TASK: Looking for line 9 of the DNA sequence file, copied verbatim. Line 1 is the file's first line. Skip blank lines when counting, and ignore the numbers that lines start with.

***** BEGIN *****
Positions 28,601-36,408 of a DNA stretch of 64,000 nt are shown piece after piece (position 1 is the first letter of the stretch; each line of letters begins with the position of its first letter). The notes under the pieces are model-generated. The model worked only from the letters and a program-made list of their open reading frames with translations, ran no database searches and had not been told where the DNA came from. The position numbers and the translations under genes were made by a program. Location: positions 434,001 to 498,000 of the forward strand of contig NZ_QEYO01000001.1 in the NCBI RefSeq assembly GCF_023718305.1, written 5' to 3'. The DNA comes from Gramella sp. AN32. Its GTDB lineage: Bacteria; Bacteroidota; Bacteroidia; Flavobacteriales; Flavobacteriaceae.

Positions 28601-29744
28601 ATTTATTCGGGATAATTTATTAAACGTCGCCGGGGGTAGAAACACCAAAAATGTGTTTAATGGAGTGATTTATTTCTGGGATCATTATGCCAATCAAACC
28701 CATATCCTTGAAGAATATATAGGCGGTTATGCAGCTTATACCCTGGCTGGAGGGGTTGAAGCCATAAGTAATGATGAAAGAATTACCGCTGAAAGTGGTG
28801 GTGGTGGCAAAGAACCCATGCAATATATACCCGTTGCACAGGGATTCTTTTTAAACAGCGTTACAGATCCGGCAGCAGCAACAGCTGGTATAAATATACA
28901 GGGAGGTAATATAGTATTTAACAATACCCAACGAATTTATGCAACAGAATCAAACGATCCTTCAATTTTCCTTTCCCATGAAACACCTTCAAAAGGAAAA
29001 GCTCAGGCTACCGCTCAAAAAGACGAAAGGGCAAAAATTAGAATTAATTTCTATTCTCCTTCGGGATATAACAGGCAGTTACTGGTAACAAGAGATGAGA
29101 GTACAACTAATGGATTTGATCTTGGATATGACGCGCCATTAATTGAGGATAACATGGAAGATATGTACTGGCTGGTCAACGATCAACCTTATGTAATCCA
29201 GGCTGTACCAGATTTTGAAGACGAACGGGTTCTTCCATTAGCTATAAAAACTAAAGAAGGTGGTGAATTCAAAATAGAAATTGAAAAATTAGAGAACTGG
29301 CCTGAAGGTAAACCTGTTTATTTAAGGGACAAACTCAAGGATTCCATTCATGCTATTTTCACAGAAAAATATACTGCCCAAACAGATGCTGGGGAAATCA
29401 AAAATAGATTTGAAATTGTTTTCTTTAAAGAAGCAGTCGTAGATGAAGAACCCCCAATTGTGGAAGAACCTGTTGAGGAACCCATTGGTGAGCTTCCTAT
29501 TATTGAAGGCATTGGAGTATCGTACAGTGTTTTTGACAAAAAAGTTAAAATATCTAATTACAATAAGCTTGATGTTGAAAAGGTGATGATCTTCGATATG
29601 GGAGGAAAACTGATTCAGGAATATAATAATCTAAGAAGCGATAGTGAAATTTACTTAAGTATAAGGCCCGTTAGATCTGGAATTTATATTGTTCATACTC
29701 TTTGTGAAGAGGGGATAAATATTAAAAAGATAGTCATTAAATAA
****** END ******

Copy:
29201 GGCTGTACCAGATTTTGAAGACGAACGGGTTCTTCCATTAGCTATAAAAACTAAAGAAGGTGGTGAATTCAAAATAGAAATTGAAAAATTAGAGAACTGG